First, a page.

Chronicle AM -- November 27, 2013

Denver wants to put the kibosh on outdoor pot-smoking, a California appeals court okays a local ban on medical marijuana grows, Costa Rica enacts a sentencing reform, and more. Let's get to it:

No medical marijuana grows for you in Live Oak, CA!
Marijuana Policy

Denver City Council Takes First Vote Approving Ban on Front Porch Toking. Despite heated public opposition, the Denver city council Monday night voted 7-5 to approve an amendment to the city's marijuana ordinance that would ban smoking on one's front porch or balcony. A second and final vote is set for next week, but is considered a formality.

Faced With 2016 Initiative, Arizona Legislator Urges Colleagues to Take Up Legalization. Rep. Ruben Gallegos (D-Phoenix) is calling on his fellow legislators to take up marijuana legalization because if they don't, voters will likely legalize it themselves at the polls in 2016. But a key Republican legislator, Rep. Eddie Farnsworth (R-Gilbert), head of the House Judiciary Committee, said he's opposed to the idea.

Medical Marijuana

Guam Public Hearing on Medical Marijuana Gets Emotional. Guamanian legislators heard heart-wrenching testimony Tuesday at the first of two public hearings for the Joaquin Concepcion Compassionate Cannabis Use Act of 2013 (Bill 215) as several patients and caregivers described how medical marijuana had (and could) alleviate suffering. The Guam Medical Association is opposed. A second hearing is set for December 12.

California Appeals Court Upholds City's Ban on Medical Marijuana Cultivation. California's 3rd District Court of Appeals ruled Tuesday that the city of Live Oak can ban medical marijuana grows, even personal ones. The court relied on the state Supreme Court's ruling in the Riverside case, in which the high court held that localities can regulate and even ban dispensaries. "This decision makes it imperative that California adopt legislation specifically recognizing the right of all patients in need to access medical marijuana," said Dale Gieringer, head of California NORML.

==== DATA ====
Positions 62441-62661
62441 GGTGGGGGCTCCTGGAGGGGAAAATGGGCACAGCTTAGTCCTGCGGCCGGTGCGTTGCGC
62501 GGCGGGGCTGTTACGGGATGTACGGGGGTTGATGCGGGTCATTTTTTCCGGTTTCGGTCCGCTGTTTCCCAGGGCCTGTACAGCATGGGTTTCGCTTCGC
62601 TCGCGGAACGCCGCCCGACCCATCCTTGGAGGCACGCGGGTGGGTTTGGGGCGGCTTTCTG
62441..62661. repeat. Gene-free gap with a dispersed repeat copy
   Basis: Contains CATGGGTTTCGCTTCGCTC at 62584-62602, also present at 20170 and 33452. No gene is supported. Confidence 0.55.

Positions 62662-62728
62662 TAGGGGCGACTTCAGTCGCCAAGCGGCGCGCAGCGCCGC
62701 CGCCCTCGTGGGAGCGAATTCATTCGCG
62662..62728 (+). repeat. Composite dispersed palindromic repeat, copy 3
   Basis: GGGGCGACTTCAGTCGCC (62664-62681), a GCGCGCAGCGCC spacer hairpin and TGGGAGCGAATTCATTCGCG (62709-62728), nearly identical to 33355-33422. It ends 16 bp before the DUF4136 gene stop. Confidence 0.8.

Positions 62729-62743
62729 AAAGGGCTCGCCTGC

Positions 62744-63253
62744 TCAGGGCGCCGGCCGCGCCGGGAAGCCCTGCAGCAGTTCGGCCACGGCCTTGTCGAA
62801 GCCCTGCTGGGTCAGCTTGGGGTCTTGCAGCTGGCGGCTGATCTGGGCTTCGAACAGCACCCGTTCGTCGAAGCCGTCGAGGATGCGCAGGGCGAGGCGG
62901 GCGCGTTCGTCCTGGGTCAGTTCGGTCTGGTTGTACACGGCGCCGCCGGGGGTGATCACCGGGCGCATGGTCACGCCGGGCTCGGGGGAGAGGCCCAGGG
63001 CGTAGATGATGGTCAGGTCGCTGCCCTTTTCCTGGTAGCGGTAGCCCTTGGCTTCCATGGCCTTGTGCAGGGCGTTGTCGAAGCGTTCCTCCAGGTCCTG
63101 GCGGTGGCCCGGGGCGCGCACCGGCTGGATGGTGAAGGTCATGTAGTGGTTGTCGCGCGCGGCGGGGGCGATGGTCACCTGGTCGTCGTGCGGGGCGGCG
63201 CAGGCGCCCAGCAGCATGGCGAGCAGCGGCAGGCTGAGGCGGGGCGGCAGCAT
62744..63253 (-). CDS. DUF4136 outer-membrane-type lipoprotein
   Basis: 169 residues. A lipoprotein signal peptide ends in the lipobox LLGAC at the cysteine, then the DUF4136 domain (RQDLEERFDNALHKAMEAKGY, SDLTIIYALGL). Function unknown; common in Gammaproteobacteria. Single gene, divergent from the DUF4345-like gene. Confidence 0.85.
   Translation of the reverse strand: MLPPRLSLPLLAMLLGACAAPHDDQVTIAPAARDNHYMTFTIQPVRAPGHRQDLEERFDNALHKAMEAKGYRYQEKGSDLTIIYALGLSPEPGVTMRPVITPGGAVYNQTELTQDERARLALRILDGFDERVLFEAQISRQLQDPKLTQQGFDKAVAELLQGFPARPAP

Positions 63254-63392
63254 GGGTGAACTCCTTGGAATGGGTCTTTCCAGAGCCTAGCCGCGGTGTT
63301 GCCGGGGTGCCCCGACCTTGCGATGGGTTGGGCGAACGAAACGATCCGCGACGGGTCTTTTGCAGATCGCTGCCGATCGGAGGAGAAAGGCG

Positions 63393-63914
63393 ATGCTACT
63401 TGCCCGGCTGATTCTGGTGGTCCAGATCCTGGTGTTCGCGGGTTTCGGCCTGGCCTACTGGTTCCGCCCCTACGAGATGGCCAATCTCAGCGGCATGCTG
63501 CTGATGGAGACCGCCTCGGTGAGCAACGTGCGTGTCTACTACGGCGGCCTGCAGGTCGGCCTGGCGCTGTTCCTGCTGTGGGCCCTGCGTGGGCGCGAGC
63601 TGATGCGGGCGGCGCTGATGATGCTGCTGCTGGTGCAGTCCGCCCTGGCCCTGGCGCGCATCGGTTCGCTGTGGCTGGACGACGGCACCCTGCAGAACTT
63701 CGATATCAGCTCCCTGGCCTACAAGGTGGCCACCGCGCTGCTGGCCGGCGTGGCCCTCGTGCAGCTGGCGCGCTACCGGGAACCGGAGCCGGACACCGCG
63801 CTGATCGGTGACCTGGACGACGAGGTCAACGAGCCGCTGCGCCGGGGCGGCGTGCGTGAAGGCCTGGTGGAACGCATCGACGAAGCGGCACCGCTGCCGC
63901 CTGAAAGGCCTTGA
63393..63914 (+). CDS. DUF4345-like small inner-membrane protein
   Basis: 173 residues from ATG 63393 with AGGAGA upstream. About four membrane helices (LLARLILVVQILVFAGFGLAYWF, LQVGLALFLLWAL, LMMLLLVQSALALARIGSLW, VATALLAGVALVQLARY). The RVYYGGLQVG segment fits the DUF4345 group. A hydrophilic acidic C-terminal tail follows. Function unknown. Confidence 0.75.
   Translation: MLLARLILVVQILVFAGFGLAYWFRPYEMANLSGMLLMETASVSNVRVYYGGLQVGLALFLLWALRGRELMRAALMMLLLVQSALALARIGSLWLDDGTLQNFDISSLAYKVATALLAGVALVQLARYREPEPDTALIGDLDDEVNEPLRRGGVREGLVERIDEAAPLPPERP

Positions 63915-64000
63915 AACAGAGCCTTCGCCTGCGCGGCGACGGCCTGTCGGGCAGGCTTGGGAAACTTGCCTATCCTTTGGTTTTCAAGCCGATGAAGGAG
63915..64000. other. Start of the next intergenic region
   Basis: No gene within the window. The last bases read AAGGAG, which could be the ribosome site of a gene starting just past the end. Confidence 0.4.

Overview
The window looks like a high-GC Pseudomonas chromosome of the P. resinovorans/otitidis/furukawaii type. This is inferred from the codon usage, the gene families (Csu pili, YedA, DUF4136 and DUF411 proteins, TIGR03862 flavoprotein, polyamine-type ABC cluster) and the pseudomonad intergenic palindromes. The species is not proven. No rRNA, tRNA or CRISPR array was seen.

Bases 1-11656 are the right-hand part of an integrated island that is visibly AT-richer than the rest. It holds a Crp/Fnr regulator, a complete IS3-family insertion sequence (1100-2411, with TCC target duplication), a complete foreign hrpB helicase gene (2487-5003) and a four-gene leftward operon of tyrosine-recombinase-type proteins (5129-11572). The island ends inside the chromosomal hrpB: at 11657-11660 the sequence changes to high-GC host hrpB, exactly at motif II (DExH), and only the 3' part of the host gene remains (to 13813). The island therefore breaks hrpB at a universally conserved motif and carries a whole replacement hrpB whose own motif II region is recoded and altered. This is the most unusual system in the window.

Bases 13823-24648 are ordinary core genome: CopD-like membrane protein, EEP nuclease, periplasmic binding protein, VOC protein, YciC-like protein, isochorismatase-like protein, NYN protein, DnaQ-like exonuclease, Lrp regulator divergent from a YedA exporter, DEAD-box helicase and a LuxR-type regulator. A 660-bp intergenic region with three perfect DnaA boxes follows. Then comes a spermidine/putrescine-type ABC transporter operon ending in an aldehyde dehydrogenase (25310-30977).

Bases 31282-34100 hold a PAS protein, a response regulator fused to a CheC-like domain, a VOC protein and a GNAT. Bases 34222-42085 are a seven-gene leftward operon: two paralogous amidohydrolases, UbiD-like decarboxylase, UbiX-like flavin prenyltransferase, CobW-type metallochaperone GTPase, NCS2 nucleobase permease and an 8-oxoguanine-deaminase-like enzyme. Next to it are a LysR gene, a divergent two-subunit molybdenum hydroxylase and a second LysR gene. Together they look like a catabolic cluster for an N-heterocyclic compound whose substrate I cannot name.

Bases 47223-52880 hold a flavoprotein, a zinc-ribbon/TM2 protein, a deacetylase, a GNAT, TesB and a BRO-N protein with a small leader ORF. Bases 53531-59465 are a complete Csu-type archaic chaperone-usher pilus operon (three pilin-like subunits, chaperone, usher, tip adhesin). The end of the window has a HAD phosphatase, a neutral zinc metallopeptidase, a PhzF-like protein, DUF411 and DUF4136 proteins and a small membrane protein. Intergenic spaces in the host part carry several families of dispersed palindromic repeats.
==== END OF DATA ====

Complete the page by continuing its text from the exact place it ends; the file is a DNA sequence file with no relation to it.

International

Costa Rica Takes Softer Line on Women Caught Smuggling Drugs into Prisons. A bill signed into law earlier this year by President Laura Chinchilla reduces the possible sentences for women caught smuggling drugs into the country's prisons. The term has been reduced from between eight and 20 years to between three and eight years. The law also allows judges to consider alternative sentences, such as house arrest or confinement in a halfway house. The law is retroactive and will initially benefit about 100 women currently doing time for this offense.

Britain's New Drugs Minister Doesn't Rule Out Marijuana Legalization. Liberal Democrat Norman Baker, the new drugs minister in the coalition government dominated by the Conservatives, refused to rule out the possibility of marijuana legalization in his first appearance before parliament Tuesday. "I think it needs to be considered along with everything else. It is not my prime objective and I am not advocating it at the moment. We should be prepared to follow the evidence and see where it takes us," he said.

Permission to Reprint: This article is licensed under a modified Creative Commons Attribution license.
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that costa rica law; as long

that costa rica law; as long as they empathize with women who smuggle drugs into prisons, why not empathize with men too and reduce the penalties for everyone?

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